Occupying an area of 7.618 hectares, 228 Peace Park sits at the heart of Taipei City bordering Gongyuan Road in the east, Huaining Street in the west, Ketagalan Boulevard in the south, and Xiangyang Road in the north with convenient transportation. Built in 1899, the park was formerly called Taipei Park. To soothe the biggest wound in Taiwan’s history and promote ethnic fusion, former Taipei City Mayor Shui-Bian Chen thus renamed it “228 Peace Park” while unveiling the 228 Peace Monument erected in the park on February 28, 1995.
Previously, the park was equipped with a children’s playground, a water fountain, a lotus pond, green shade, flower beds, tennis courts, and a baseball field for visitors to enjoy recreation and exercise. In response to the changes in times and landscaping needs, the green shade, tennis courts, and baseball field have been transformed into the octagonal kiosk, and the bronze statutes of ancient sages including Cheng-Gong Zheng, Ming-Chuan Liu¸ Feng-Chia Chiu, and Heng Lien were erected on each side of the water fountain in the garden. Other features in the park include the old locomotive (made in 1871 now located in the west of the main entrance on Guanqian Road; on its left stands Taiwan’s first steam locomotive Tenyun made in 1887), Jigonghaoyi (Anxious for Justice) Archway (located south of the open-air theater after being relocated from present-day Hengyang Road by the Japanese colonial government; it was originally built in 1888 in recognition of Âng Thîng-hûn’s deed of donating land for building the Taipei Prefecture Examination Hall around present-day Zhongzheng Precinct I to Qingdao East Road in 1880), Huang’s Filial Piety Memorial Archway (located east of the museum, built in 1882 in recognition of the filial piety of Huang on Dongmen Street, and relocated to the park in 1899), National Taiwan Museum (located in front of Guangqian Road, a two-story Doric order building built in 1913 on the previous site of Mazu (Heavenly Empress) Temple after demolition in 1905, the temple’s columns have become present-day seats in the Formosan sweet gum forest in the park), the dragon pond, carp pond, sundial, Confucius statue, open-air theater, peace sculptures, and peace bell to make the park more charming.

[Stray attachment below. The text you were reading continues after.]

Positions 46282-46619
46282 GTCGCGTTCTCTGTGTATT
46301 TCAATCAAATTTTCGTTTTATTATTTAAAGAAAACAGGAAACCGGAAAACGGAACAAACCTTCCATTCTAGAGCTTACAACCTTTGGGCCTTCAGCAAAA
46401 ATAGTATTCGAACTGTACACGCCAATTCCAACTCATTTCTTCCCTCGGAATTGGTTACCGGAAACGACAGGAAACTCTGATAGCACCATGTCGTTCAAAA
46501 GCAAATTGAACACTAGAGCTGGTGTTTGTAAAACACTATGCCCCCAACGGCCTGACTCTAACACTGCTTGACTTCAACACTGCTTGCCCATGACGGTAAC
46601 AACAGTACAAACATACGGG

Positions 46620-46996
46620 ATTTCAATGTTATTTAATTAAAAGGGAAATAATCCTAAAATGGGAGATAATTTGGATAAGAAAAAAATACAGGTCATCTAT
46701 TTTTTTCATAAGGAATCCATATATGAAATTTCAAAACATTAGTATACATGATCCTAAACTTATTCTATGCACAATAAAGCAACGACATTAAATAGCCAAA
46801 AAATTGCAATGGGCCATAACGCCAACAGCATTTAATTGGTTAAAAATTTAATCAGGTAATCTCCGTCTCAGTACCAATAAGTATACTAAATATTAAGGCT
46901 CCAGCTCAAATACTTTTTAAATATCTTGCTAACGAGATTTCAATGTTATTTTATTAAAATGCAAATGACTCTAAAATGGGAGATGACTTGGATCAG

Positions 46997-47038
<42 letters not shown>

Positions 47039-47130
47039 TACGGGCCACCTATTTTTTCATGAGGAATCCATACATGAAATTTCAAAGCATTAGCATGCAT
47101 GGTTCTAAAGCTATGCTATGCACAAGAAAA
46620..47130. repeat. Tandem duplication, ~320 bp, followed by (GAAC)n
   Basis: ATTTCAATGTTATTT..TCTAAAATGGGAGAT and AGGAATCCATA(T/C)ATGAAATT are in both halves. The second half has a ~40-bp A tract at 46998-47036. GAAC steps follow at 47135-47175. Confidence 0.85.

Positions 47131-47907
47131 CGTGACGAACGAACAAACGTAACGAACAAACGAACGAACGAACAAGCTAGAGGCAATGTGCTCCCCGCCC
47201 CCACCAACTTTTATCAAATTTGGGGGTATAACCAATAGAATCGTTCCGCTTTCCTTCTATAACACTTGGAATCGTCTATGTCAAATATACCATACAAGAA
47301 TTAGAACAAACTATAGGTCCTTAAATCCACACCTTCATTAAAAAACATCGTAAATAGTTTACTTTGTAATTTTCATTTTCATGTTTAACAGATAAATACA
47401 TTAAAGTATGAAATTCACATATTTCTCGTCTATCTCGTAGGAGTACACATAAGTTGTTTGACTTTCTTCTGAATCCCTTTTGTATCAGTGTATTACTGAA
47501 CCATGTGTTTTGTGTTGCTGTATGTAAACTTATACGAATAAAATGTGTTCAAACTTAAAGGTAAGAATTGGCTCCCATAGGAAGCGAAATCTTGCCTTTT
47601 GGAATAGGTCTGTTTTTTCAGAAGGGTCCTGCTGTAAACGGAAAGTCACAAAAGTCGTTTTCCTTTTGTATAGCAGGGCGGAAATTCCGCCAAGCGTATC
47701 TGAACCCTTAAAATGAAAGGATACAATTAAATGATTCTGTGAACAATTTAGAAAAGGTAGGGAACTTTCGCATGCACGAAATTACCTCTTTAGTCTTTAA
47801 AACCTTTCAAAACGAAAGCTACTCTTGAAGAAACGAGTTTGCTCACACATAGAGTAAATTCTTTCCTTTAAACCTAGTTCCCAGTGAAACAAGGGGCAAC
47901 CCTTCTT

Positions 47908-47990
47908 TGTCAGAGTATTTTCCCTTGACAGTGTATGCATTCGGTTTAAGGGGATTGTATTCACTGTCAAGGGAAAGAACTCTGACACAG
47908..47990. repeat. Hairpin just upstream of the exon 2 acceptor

At the entrance on Hengyang Road stands the “228 Peace Memorial Park Chronicle” stone tablet. Along the central parkway there are azaleas everywhere, lawns, and golden dewdrops on the sides. The 228 Peace Monument stands right at the center of the park to remind people of the past and present in the company of the agreeable view. Formosa sweet gums are grown in the south of the parkway. Their leaves fall in winter and green leaves grow in spring to mark the seasonal changes. Flower beds grown with in-season flowers are arranged toward south leading to the Peace Bell Tower which symbolizes “liberty, peace, and never-ending life.” Next to the tower is a children’s playground and a green area with arbors, bushes, and vegetation to make the park greener. The 228 Memorial Museum sitting in the east has a wide collection of history for visitors to discover, remember, and mourn for the incident. In the north of the parkway there is the stele pavilion, water fountain, arch bridge, and flower beds. Plants grown in the area include Chinese ixora, croton bicolor, purple hook weed, azalea, bayan tree, green maple, China rose, etc., to present the beauty of floral diversity. 228 Peace Park has its historical significance. With a history of over 100 years, the park has experienced the Qing dynasty, Japanese colonization, and modern period to witness changes in times and people. In the park there are trees, flowers, and historical sites to inspire visitors to recollect the past and remember their childhood. When enjoying the beauty of the park, visitors should realize the park’s historical significance in order to work for a harmonious and unified society.